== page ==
Five Findings on Community Management
by Amanda Wilson
If you haven’t seen it already, last week Jim Storer and The Community Roundtable team released their 2011 State of Community Management Report. I’m just getting my hands on it now as I was out on vacation last week (thank a niece and nephew who had to go to Disney World!). But I was happy to come back to see the report was released! The report compiles lessons learned and facts from the past year that have been discussed by members and outlines Best Practices from Community, Social Media, & Social Business Practitioners.
This report is a great guide in this time of rapid growth of adoption of social business. As the report states, “Last year social business came of age as organizations got serious about executing in a new, more interactive and collaborative way. These organizations understand that using social technologies successfully requires both business process adaptation and people that understand how to manage these new social environments – at both a tactical and a strategic level.”
The report thoroughly discusses best practices in strategy, leadership, culture, community management, content & programming, policies & governance, tools, and metrics. And while there are plenty of thoughts and best practices across all these areas, these five stuck with me:
- Nothing grows in a sandbox. If you want to see growth, you need to build a garden (i.e. seed it with content, interaction, etc.).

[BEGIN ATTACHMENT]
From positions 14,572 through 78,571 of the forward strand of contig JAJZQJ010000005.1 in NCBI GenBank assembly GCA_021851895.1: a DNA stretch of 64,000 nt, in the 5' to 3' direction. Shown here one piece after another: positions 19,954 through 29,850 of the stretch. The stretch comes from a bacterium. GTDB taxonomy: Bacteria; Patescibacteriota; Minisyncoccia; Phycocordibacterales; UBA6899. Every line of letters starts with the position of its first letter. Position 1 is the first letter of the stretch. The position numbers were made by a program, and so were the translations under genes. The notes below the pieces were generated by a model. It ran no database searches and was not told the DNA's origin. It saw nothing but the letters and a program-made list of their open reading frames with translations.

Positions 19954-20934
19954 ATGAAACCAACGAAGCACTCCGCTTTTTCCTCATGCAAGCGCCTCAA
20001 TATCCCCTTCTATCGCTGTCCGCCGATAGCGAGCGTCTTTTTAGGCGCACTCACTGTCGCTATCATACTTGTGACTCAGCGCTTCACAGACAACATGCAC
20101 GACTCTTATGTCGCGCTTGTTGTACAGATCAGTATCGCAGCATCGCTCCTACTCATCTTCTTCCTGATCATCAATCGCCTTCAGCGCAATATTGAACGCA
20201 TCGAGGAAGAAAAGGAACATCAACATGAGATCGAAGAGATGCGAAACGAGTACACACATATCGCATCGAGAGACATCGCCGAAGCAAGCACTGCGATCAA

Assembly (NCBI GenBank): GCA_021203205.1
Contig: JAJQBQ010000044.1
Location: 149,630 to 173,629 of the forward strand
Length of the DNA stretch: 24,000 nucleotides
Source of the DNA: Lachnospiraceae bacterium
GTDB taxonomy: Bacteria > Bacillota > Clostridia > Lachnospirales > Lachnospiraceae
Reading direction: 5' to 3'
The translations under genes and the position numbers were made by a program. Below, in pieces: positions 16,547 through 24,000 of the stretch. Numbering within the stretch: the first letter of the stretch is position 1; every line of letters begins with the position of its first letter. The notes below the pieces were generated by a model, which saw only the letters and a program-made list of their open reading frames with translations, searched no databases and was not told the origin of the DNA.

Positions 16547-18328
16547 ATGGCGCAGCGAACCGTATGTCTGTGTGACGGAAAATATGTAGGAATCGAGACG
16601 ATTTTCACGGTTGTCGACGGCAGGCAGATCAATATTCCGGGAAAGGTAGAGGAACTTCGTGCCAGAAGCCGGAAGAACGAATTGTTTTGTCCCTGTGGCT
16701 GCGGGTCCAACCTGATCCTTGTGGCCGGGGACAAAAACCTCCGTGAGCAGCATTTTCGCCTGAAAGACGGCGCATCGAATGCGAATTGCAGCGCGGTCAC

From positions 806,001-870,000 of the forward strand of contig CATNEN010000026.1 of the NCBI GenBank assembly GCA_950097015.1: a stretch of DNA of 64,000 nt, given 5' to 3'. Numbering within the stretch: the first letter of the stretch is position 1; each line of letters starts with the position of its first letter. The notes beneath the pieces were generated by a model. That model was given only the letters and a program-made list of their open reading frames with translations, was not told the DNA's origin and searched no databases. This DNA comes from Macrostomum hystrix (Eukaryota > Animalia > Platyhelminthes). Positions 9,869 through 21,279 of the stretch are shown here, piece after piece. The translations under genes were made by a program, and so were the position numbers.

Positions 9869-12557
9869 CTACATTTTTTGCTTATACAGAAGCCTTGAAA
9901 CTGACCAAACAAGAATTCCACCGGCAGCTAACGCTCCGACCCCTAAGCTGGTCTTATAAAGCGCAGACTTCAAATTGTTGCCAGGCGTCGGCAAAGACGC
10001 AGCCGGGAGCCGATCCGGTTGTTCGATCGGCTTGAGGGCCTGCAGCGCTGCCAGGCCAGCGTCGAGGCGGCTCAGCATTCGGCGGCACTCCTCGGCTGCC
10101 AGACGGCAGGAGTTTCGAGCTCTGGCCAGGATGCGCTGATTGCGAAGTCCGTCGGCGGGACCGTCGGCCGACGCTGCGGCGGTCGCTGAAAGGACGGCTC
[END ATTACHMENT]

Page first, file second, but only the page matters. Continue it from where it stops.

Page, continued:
- Social media & community are not the same, but should be linked. Use social media as an extension of your community. The idea is not to replace anything that happens in the communities, but just extend it.
- Community management isn’t just a role – it’s a perspective. Community management is emerging as a philosophy and way of thinking about a functional discipline, rather than simply a role to be filled. A community-minded leader values transparency, engages with various constituencies, solicits feedback, promotes inclusion, and supports and shares other people’s ideas.
- You are part of a bigger ecosystem. The more you think about your organization as part of a larger network, the better you’ll connect with those you serve – and others that could positively or negatively impact their decisions.
- Keep your eye on the prize. Always present your case to executives in relation to your business objectives. This is the only language the C-Suite understands. By connecting social with objectives, you show that you have the same core focus they do.
As the need for creating communities to execute a social business strategy grows, a tool such as this is a great guide to successfully deploy a social business community such as Drupal Commons. I encourage you to download the report – and I would love to hear your thoughts or your own best practices.